The UN Intergovernmental Panel on Climate Change (IPCC) has recently published a report1 (abbreviated as SR15) which concludes that humankind has a mere twelve years left, during which time sufficient and dramatic carbon-emission mitigation strategies must be inaugurated to avoid the “global average temperature” from rising above the 1.5 oC limit which the 2015 Paris Climate Change Agreement2,3 aimed for, while pledging to keep it “well below 2 oC above pre-industrial levels”. The Agreement was endorsed by 195 countries2, although the United States later conspicuously withdrew from it3. Contained within the Decision of the 21st Conference of Parties, of the United Nations Framework Convention on Climate Change (UNFCCC) to adopt the Paris Agreement, was an invitation4 to the IPCC to deliver a Special Report, in 2018, which ascertained the changes that would be caused by a 1.5 oC elevation in global average temperature, and what measures might be introduced in order to hold global warming in check such that this level is not exceeded. In 2016, the IPCC Panel accepted the invitation, adding that these issues would also be considered “in the context of strengthening the global response to the threat of climate change, sustainable development, and efforts to eradicate poverty” 4. The final report1, which was released on October 9th 2018, emphasised that reducing the degree of warming by half a degree, from 2 oC to 1.5 oC, would significantly ameliorate some of the worst effects of climate change, in particular reducing the number of people likely to be affected by water shortages by 50%, but the most significant influence would be on the Natural World: for example, it is expected that practically all (>99%) coral reefs (Fig. 1) would be lost by a 2 oC increase, whereas at 1.5 oC, this would be ameliorated to a decline of within 70–90 %.

[Fig. 1]

It is known that climate change is likely to affect the ranges of pollinating insects5, and according to research by the Natural Environmental Research Council (NERC)6, which informed the IPCC report:

“Limiting global warming to 1·5°C avoids by half the risks associated with warming of 2°C for plants and animals, and two thirds of the risks to insects. Insects are particularly sensitive to climate change. At 2°C warming, 18% of insects studied are projected to lose more than half their geographical range, with the three major groups of insects responsible for pollination - vital to ensure global food security - shown to be especially sensitive to warming.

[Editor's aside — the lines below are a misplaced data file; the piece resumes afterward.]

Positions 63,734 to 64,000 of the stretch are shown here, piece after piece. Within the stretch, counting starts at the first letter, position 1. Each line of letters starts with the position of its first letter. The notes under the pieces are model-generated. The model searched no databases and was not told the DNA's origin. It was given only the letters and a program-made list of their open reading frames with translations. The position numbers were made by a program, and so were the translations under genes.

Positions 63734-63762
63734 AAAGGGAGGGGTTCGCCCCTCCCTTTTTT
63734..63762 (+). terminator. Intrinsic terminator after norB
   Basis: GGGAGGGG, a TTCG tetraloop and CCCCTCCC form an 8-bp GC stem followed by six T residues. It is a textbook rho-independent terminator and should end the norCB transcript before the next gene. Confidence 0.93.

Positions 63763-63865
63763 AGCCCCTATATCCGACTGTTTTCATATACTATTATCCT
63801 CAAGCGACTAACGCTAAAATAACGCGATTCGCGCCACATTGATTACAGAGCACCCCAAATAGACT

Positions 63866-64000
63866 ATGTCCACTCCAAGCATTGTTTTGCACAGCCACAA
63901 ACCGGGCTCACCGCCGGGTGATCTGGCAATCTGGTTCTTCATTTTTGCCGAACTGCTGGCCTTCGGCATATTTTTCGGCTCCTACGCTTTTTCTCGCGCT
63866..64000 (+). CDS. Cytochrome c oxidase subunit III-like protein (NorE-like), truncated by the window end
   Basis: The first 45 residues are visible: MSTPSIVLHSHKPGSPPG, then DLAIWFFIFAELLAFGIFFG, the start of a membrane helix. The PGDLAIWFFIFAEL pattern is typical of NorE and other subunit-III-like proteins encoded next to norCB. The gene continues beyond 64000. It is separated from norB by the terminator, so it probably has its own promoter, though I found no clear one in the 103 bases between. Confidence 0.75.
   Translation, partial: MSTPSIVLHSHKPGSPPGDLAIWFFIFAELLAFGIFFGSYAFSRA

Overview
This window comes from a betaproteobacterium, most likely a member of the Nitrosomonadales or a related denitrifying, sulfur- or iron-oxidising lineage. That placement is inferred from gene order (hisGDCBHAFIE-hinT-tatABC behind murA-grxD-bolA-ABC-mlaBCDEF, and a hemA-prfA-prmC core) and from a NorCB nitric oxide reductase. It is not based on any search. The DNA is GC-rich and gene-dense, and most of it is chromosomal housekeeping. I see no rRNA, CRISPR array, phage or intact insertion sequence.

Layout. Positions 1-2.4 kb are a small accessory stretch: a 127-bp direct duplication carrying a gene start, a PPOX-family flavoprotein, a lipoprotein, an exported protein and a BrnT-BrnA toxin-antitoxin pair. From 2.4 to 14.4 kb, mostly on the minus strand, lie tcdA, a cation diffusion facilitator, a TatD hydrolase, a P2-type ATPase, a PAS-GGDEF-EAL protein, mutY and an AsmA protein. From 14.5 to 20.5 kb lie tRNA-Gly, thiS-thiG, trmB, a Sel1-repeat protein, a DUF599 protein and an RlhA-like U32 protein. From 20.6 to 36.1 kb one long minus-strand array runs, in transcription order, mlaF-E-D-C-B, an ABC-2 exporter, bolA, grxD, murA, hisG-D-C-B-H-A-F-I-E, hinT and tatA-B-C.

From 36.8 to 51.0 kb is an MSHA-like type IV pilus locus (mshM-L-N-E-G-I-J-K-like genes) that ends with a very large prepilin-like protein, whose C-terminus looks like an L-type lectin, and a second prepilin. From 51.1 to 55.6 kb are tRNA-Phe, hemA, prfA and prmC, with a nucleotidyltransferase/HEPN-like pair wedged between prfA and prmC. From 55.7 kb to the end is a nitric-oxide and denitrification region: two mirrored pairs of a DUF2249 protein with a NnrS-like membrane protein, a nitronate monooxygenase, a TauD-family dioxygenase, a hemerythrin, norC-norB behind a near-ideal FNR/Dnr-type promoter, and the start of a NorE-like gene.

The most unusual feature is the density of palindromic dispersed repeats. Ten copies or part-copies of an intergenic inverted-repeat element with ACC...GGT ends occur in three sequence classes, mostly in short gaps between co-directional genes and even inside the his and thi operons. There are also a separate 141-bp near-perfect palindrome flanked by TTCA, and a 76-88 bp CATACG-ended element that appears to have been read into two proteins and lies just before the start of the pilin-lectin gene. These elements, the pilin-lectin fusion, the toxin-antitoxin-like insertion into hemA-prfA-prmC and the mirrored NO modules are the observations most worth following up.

There is a significant benefit to keeping warming below 1·5°C compared to 2°C: in the former scenario, more species can keep up or even gain in range; if the latter, many species cannot keep up and far more species lose large parts of their range. Benefits occur everywhere but are greater in Southern Africa, the Amazon, Europe and Australia.”

It is thought that we may already be witnessing the consequences of the 1oC rise that has occurred since pre-industrial levels [the IPCC uses the period 1850-1900 to benchmark pre-industrial conditions, since this is the earliest period for which near-global temperature observations are available7], in terms of more extreme weather and rising sea levels, and at the current rate of warming, the 1.5 °C limit will be reached at some point between 2030 and 2052. Hence, the need for immediate, far-reaching and unprecedented actions across the entirety of global civilization. As has been pointed out by the IPCC Chair, Professor Hoesung Lee, to limit the global temperature rise by to 1.5oC” could go hand in hand with the creation of a more sustainable and equitable society” 8; thus, global sea level rise would be 10 cm lower in 2100 at a global warming of 1.5°C compared with 2°C, with clear implications for coastal regions, and low lying tropical islands1, many of which are not affluent, and some will need to consume several percent of their GDP to cope with rising sea levels, and other expected impacts of climate change9.

Moreover, at the lower temperature, food scarcity would be less severe, and the number of people at risk of climate-related poverty, mainly in poorer countries, would be substantially reduced1. It is estimated that the event of the Arctic Ocean being free of sea ice in summer would occur just once per century at a global warming level of 1.5°C, whereas at 2°C this is to be expected “at least once per decade” (Ref.1). The IPCC has identified four pathways1 to achieve the necessary “temperature control”, which involve the integration of various land use changes (planting large areas of forest is a critical factor in all of them) and technological strategies, including a greater adoption of carbon capture methods, and a widespread electrification of energy and transportation systems1.